15 May 2010
How to Live a Simple Life
On the tele last night was a programme following a vicar who is experimenting with living a money free life. I don't believe in God but I do believe in a lot of the sentiments which were in the programme and are the best parts of religious belief. In Last nights programme Vicar Peter Owen Jones set off moneyless and foodless to travel to the home of environmentalist Shatish Kumar(Editor of a really thought provoking and dense magazine called Resurgence). Along the way he lived according to the teachings of St Francis, he was not allowed to handle money and had to survive by asking people to buy food, a train fare and give him lifts and a place to stay. This was an effort to be less self sufficient, less of an island from others, humble himself, rid himself of ego and give people the opportunity to be generous. Throughout the programme there were lots of discussions with folks about how the thrust of modern life has been to make ourselves non dependant on each other. This is something I am really aware of. Each of us sitting in our island, sometimes lonely, never being able to just step out and have a chat or give spontaneously of our time. Keeping our eyes on the ground at bus stops in case somebody tries to talk to us or never entertaining the idea of a bus because then we would have to share our transport. All encased in our homes with everything we need and no way of getting rid of what we don't need bar throwing it in the bin. I have also at times been aware of the positive feeling I have had when I have allowed myself to be vulnerable or needy and rely on the generosity of others. This often happens to me during an art activity.
When I worked on an flattened site in Blackburn I used to sit with another artist doing art type activities. Neither of us drove so we couldn't buy lots of materials and bring them to the site. I needed some boxes so went to see the local shop keeper. His house and shop sat on the edge of the site then but has probably been demolished by now(The Picture above is of the shop, The Owner and his son watcing the film we produced with their help). That little need and an explanation of why we needed it led to him offering us cups of tea, biscuits, stories, a necklace which I still have, friendship and use of his house toilet throughout our stay. It made me feel amazed, full of warmth, gave me a fresh sense of what lovely things people are capable of.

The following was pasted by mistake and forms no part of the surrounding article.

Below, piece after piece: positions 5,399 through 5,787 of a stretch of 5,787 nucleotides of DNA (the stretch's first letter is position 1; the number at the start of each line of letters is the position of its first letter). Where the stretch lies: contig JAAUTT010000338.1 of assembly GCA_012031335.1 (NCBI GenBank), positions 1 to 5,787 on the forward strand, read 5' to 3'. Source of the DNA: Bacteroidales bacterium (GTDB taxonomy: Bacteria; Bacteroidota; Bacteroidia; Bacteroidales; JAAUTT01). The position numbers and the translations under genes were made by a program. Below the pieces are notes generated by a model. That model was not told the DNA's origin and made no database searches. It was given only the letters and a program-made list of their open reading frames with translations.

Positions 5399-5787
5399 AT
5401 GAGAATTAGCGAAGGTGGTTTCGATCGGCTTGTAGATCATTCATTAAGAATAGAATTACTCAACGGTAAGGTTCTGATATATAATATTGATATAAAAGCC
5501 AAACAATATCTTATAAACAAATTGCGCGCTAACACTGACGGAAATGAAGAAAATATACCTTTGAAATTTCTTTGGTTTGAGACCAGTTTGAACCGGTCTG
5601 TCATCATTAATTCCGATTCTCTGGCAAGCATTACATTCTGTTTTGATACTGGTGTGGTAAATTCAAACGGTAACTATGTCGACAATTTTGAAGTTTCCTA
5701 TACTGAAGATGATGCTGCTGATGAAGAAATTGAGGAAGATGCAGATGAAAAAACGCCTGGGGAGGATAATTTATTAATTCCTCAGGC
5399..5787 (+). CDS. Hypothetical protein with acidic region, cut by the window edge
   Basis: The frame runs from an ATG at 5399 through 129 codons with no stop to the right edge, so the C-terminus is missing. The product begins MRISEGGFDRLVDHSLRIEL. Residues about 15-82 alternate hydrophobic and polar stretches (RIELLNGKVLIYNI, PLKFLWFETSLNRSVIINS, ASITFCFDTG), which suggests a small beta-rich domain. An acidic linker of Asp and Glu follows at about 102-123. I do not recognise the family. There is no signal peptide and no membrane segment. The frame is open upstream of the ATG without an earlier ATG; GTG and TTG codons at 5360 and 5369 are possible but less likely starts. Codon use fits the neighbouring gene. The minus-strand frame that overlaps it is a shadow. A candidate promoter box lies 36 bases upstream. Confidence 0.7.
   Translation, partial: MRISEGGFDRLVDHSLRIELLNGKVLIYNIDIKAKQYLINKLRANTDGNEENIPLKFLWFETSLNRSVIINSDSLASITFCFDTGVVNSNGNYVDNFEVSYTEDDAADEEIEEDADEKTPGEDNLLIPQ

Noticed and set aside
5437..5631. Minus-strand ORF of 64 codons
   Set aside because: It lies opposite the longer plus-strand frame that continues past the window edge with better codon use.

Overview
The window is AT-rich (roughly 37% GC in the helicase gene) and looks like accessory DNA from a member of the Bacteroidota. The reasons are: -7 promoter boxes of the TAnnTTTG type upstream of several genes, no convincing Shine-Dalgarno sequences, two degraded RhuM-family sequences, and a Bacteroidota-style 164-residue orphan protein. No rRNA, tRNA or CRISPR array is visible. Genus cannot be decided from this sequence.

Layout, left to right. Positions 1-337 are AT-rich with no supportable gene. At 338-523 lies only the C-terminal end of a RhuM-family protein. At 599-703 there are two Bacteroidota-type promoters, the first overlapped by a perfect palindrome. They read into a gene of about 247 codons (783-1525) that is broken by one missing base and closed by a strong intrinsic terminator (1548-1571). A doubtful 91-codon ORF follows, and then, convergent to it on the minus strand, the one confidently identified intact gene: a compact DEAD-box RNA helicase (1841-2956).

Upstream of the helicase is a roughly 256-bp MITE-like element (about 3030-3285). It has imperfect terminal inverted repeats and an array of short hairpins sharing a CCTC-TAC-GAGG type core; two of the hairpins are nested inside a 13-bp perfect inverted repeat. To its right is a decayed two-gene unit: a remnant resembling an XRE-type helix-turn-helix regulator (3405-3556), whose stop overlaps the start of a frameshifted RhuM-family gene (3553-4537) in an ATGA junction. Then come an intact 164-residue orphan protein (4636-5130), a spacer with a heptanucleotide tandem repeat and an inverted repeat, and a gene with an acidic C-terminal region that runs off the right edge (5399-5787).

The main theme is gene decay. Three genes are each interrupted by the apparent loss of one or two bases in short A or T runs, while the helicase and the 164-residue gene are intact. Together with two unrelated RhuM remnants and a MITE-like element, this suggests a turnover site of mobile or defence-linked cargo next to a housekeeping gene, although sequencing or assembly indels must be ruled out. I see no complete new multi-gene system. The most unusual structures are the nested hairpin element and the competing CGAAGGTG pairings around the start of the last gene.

During the first few weeks of Starvation Diet myself and a friend had a conversation about personal ownership and the things we use very rarely but feel that we need, we started a list which included scales, a shoe shine kit and a ladder. After this conversation I decided to only weigh myself on other people's scales in their houses and only use each scale once. I also need to get to the scales under my own steam. This requires a certain amount of trust on the givers part, and on my part the ability to do something I find really hard, to ask for a favour and be less independent, I am by nature a pretty independent type. Its amazing how hard this is for us, having to ask for things sets us apart from most other people who can live without ever needing each other, live with the common understanding that cash normally given in a shop will get you things. One of the people I asked for the use of a scales very generously offered me a spare set of scales she had in her garage. I could have taken it and become scales self sufficient again. It would have made the project a lot more comfortable and I would not have been facing the fact that at some point I am going to run out of friends who live close by and will have to ask strangers, neighbours or people further from home. But by accepting the kind offer I'd be back in my house, removed, never needing to put on my boots and walk or get on my bike and ride. Never needing to ask anybody and have them look at me as if I am more than a bit strange. However this process allows for wonderfully unexpected acts of kindness. I was amazed again the other day when at my knitting group one of the ladies gave me her key to go into her house and use her scales and when another lady who has just had open heart surgery offered me the use of her scales and an afternoon cup of tea. It brings a tear to my eye to think of the generosity which can be elicited and is lurking just beyond societies fear and cynicism.